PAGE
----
Though it can be difficult to think about and plan for death, your will is an extremely important document that inventories your assets and determines what goes to whom after you pass away. Without a will, your successors will likely have a difficult time figuring out how to divide what you’ve left behind, and may face unnecessary delays and expenses. In order to avoid the chaos that can ensue should you pass away without a will, it is recommended that you draft one sooner rather than later. Anything can happen, and it pays to plan ahead.
How do I draft my will?
Drafting a will is a fairly straightforward process. Start by deciding what you own that should be included in your will, then determine who should inherit what. You must also have an executor: a person either named in your will or assigned by the courts to handle your financial affairs after you have passed away. The executor will be responsible for maintaining your property, paying remaining taxes or bills, ensuring that your assets are transferred to their new owners, and, if necessary, appearing in probate court or appointing someone else to do so.
If you are leaving property to underage children and fear that they will not come of age before you pass, you should arrange for guardianship for your children. You should also appoint someone to hold their inheritance until they are of age.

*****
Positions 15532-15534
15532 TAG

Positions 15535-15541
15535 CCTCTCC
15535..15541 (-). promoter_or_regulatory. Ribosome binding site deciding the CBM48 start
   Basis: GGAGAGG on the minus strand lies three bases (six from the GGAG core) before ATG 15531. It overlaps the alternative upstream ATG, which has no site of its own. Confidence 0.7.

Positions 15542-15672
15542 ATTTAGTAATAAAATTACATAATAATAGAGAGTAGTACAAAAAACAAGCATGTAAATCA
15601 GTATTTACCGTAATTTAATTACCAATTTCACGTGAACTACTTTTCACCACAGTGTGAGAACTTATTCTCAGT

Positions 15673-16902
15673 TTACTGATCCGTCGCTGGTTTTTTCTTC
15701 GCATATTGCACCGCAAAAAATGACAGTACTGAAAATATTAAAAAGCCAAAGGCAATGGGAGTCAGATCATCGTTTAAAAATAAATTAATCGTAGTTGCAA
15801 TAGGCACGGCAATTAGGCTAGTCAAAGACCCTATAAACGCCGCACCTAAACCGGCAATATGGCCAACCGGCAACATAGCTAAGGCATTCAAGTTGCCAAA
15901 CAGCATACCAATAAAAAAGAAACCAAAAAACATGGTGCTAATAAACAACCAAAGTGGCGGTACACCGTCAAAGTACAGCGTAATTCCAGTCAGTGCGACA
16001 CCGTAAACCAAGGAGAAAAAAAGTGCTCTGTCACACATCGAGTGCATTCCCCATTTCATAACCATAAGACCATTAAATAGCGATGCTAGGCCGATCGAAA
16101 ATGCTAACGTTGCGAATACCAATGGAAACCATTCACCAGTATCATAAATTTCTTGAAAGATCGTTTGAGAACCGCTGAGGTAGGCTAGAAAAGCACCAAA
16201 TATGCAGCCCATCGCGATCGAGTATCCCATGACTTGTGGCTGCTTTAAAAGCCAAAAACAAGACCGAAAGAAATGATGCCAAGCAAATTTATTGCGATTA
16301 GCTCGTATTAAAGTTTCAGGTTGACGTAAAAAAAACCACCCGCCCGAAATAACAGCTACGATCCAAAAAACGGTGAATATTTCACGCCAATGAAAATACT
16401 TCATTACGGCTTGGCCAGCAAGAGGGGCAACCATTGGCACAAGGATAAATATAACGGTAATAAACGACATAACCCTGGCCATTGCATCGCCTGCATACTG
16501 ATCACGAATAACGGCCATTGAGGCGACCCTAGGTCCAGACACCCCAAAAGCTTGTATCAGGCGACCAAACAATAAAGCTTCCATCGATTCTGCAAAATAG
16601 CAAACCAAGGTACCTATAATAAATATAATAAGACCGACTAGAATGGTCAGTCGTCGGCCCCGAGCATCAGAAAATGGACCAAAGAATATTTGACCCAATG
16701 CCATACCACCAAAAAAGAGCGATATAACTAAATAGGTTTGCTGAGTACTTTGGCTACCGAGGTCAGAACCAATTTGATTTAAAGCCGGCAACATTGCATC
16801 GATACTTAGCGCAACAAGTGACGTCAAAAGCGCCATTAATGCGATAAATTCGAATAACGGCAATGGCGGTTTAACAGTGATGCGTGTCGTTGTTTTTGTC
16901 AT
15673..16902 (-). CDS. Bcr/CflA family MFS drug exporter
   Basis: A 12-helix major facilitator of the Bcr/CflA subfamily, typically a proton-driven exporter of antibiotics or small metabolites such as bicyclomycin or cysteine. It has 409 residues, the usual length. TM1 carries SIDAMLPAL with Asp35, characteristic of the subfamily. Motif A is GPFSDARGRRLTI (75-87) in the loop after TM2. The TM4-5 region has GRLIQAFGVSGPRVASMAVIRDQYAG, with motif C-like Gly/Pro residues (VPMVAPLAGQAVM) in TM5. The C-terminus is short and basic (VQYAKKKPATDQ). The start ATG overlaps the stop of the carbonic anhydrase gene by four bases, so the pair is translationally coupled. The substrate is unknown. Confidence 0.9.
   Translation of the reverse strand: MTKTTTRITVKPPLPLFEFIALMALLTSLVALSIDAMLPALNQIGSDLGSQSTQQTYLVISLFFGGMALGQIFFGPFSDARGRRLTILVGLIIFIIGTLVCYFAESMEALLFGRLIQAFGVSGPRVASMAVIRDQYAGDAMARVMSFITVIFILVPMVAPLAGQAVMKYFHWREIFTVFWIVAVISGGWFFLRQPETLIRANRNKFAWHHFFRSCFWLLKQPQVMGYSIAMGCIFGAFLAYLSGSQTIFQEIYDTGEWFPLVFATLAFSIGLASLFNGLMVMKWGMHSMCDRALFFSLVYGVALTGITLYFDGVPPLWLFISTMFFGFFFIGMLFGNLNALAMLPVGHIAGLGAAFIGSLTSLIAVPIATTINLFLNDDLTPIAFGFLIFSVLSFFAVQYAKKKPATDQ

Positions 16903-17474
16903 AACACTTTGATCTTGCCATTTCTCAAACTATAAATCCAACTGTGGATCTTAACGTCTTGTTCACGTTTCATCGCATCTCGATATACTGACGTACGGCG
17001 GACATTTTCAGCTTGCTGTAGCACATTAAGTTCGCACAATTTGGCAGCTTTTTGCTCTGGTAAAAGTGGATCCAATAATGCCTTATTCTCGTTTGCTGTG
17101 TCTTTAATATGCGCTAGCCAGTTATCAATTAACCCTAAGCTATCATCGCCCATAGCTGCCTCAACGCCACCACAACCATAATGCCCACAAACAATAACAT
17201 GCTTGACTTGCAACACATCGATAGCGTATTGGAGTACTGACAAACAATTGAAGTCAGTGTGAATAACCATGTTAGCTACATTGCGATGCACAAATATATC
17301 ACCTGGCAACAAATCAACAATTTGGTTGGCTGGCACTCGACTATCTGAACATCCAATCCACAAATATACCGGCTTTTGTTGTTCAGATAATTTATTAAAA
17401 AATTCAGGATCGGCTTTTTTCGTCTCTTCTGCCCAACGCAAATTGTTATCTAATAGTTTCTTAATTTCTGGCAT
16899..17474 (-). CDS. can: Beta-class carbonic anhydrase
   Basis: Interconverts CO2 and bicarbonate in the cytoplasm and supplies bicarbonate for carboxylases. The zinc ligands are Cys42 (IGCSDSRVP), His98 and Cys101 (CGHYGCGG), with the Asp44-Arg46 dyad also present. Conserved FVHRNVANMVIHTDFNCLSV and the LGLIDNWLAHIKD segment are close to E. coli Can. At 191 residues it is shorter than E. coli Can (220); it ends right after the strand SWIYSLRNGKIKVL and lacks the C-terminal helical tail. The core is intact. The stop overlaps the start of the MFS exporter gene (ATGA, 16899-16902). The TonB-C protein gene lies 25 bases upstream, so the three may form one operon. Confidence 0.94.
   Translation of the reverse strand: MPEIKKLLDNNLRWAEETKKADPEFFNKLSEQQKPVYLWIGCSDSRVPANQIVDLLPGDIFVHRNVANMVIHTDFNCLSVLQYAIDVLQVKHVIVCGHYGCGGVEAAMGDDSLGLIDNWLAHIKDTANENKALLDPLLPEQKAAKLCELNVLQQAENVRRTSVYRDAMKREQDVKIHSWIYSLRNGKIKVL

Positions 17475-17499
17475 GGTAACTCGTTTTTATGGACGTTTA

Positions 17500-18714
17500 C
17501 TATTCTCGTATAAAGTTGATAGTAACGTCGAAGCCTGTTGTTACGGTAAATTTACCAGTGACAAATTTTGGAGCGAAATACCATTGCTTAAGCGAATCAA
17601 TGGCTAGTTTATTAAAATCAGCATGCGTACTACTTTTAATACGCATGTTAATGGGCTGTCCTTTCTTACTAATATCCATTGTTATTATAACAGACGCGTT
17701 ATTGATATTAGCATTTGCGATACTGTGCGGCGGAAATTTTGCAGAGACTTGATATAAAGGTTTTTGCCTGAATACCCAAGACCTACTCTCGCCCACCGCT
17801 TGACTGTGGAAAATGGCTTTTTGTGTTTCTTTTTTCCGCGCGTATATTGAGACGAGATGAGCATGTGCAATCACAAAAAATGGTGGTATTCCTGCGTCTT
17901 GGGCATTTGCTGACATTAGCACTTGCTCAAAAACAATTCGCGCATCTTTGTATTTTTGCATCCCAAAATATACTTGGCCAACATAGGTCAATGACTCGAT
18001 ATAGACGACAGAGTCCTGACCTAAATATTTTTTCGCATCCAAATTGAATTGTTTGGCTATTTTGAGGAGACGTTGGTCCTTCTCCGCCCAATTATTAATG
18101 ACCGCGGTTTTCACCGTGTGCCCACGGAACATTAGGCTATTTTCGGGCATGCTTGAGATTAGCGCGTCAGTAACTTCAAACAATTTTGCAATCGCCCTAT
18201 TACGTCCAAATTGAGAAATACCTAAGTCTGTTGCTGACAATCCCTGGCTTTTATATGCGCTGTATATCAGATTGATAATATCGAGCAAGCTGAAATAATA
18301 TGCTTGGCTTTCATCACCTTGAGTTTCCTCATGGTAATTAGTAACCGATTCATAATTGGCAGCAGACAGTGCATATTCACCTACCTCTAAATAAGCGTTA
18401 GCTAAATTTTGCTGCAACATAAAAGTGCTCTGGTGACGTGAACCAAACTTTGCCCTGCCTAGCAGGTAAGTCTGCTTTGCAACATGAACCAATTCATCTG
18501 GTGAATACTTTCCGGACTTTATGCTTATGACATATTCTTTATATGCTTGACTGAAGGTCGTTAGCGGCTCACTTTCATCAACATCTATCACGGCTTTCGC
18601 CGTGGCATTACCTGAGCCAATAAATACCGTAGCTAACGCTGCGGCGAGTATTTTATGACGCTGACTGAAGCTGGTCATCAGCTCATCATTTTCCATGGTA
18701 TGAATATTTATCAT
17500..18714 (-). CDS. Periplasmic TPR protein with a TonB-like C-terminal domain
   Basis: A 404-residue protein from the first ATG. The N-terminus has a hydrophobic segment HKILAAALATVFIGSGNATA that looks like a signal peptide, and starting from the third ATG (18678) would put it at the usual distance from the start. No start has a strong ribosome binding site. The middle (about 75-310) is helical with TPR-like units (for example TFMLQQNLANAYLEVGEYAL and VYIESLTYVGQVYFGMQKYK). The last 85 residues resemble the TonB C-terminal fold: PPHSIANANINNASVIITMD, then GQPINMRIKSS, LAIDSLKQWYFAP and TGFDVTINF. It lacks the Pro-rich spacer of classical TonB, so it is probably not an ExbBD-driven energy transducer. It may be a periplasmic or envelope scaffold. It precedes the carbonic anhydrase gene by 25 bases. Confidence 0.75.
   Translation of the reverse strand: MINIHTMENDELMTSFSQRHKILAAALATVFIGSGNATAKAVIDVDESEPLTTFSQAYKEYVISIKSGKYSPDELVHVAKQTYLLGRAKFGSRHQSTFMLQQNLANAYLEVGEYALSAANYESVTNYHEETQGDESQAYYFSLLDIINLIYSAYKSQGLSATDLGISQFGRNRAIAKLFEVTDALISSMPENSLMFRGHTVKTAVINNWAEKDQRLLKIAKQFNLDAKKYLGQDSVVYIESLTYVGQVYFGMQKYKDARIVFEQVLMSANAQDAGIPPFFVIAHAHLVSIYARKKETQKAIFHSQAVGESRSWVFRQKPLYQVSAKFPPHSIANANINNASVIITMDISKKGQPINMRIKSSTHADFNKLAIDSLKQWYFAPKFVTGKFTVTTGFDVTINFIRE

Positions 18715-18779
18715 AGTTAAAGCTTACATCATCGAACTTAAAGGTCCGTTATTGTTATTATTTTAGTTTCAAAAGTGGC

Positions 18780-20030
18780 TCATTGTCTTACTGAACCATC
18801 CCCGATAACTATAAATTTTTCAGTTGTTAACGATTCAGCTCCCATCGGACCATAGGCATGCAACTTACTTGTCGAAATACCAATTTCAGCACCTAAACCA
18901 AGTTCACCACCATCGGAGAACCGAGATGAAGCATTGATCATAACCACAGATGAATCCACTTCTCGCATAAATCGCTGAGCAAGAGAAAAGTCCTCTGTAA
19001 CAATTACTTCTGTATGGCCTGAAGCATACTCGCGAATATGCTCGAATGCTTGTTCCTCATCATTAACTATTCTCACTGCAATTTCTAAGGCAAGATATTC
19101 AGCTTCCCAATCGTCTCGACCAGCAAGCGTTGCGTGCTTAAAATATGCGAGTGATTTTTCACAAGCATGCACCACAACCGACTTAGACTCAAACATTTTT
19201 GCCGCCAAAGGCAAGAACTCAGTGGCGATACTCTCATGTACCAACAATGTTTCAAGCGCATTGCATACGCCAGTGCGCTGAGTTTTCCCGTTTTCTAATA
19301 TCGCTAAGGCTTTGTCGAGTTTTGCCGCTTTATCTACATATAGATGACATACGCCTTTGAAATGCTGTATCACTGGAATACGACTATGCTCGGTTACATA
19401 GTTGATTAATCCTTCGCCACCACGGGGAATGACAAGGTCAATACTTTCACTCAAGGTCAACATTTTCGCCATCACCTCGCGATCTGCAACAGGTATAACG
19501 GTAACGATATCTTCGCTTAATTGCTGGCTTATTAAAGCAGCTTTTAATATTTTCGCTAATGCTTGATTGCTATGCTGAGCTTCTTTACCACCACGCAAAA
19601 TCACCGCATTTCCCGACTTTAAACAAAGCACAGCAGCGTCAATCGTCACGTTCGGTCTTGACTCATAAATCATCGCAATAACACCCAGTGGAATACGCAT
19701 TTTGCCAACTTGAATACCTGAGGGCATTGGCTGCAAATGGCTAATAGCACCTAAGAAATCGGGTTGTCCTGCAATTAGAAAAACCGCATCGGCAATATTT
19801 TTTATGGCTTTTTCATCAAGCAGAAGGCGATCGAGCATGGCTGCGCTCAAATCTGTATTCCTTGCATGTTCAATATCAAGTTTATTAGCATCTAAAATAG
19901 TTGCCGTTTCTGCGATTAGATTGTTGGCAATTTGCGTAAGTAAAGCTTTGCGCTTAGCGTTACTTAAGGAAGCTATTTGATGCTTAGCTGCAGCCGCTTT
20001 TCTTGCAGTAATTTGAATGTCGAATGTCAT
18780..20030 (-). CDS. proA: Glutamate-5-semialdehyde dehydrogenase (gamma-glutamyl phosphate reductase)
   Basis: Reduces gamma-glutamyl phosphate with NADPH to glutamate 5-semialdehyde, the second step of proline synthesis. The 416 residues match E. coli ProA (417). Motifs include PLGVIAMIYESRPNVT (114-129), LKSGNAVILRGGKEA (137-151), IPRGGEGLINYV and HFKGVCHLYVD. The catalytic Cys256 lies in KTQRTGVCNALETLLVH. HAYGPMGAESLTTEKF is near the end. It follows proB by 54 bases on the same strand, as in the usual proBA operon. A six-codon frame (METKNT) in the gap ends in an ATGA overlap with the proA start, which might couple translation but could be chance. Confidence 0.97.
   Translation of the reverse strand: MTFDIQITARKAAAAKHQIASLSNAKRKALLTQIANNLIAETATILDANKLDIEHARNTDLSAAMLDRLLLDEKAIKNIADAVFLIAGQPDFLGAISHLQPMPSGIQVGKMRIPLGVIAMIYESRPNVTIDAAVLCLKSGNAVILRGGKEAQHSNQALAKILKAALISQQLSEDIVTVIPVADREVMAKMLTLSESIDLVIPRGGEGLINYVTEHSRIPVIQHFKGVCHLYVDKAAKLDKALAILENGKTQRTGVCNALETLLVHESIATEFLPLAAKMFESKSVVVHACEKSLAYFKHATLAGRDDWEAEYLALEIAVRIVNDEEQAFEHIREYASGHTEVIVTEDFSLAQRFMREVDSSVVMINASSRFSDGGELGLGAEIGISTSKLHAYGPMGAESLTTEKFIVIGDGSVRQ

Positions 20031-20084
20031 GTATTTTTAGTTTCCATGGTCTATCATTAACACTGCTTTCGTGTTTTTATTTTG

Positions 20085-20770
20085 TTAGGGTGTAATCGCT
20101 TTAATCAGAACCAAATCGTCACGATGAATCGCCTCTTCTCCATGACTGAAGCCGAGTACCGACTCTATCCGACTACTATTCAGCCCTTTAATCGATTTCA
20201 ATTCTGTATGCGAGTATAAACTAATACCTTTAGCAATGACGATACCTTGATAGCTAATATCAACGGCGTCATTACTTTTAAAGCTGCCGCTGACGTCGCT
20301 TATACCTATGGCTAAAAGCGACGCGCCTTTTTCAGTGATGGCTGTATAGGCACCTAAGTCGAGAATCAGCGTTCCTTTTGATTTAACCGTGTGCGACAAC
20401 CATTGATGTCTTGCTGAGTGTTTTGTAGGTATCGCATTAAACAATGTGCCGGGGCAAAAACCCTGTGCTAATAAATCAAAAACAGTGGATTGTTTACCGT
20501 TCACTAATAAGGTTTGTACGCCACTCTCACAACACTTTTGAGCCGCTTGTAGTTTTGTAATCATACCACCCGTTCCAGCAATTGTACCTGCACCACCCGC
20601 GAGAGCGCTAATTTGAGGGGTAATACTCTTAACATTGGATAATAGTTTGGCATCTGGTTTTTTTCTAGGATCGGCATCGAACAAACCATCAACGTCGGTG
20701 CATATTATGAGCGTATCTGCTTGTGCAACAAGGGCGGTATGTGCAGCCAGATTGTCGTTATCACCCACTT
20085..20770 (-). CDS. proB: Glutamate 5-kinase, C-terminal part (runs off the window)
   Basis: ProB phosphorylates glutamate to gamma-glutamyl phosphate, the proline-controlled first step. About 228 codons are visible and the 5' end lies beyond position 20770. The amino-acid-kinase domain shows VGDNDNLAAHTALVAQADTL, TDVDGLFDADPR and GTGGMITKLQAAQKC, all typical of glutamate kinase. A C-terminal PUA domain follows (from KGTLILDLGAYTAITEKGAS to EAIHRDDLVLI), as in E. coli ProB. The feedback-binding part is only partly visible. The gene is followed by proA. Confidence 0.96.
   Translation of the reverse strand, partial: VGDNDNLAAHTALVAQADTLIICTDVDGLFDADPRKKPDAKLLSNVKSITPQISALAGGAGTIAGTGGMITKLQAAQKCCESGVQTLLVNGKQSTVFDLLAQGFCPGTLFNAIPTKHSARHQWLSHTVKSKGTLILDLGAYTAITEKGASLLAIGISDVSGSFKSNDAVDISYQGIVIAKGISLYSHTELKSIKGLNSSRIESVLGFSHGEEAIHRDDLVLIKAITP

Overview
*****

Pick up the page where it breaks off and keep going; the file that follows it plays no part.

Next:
Once your will is written, sign it in front of witnesses and store it in a safe place.
How do I make sure the will is valid?
In order to ensure the validity of your will, you must have an executor and sign it while you are considered to have enough mental capacity to be aware of your actions. You must have at least two people sign the will as witnesses. Notarizing your will is not required in any state.
To be considered capacitated enough to sign your will, you must know what property you possess, what your relevant family relationships are, and what affects your will is likely to have. Though this is not a high standard, capacity is often contested. If you are unsure, whether you qualify as capacitated or if you believe someone may argue that you were not at the time you signed your will, contact us with your questions and concerns.
Be aware that the witnesses must be adults, and they cannot be beneficiaries, meaning that you cannot be leaving them anything in your will. You are not required to let them read the will, but you must inform them that it is a will. In addition, it is recommended that you have witnesses that will likely still be alive after you have passed; the probate court may need to contact them.
Harden Law can help you draft your will, and answer any questions you may have regarding the process. Life is unpredictable and ever-changing; it’s wise to have your affairs in order sooner rather than later. Get in touch with an SC estate planning attorney.